Multigene family encoding malarial variance

may help explain how this malarial parasite maintains a chronic infection.

Kenneth Lee(kenlee_fr@yahoo.fr)
Apr 16, 2001

Plasmodium vivax is the most prevalent of the species of malaria and causes severe disease, but unlike P. falciparum it is rarely fatal. In 12 April Nature Hernando del Portillo and colleagues of the Universidade de Sao Paulo, Brazil suggest a possible explanation for the difference in virulence between the two parasites.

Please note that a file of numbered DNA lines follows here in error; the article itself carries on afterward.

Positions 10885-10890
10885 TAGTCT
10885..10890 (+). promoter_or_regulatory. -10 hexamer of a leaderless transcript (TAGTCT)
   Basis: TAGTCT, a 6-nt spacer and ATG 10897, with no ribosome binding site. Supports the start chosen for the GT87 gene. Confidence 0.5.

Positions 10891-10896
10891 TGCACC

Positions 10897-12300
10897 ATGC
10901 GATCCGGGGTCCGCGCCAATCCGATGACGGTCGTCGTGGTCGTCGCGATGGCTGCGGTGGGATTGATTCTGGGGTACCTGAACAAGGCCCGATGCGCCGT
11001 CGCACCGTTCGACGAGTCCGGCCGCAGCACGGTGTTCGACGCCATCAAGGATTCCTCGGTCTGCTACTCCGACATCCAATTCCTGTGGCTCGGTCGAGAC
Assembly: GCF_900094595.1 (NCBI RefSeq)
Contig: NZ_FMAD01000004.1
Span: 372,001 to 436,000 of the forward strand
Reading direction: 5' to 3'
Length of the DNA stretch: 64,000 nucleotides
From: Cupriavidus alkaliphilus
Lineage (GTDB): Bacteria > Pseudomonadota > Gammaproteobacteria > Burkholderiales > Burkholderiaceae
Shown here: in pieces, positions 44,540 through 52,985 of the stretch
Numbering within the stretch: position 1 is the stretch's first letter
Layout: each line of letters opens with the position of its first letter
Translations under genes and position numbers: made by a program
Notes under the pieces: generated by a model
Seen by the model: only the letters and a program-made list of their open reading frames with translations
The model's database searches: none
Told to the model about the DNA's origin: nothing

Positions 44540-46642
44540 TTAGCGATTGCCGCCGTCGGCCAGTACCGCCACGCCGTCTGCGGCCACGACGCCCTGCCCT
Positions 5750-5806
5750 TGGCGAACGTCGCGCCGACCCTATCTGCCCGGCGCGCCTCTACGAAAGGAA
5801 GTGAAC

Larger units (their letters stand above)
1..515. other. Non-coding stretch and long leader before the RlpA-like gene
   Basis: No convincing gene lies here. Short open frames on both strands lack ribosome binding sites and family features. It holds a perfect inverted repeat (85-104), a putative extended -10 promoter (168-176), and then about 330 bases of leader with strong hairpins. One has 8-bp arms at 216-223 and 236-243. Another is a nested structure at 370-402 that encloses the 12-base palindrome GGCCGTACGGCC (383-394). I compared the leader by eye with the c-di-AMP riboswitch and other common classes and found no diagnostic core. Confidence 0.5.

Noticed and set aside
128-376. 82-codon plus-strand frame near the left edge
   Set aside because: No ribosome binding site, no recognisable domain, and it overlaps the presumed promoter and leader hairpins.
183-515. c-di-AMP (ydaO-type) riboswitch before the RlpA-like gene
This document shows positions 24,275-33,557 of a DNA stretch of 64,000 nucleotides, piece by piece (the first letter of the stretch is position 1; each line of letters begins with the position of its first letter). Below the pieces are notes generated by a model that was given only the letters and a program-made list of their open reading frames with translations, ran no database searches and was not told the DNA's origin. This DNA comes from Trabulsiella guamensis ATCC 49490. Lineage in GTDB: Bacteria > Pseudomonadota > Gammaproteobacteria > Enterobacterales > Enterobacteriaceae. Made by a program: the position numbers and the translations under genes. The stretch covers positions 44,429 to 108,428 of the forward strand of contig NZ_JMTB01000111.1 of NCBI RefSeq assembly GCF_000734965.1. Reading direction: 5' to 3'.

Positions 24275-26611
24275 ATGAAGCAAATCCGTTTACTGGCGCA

Sequence analysis of a 155 Kb yeast artificial chromosome clone from a P. vivax genomic library revealed a multigene family that is unique to P. vivax (Nature 2001, 410:839-842). Southern blotting showed that the genes — designated vir (P. vivax variant genes) — are present in 600-1,000 copies on possibly all 14 P. vivax chromosomes. Analysis of sera isolated from P. vivax patients indicated that each patient was infected with a parasite expressing a different VIR protein variant. This suggests that P. vivax is able to establish chronic infections by varying its appearance to the...

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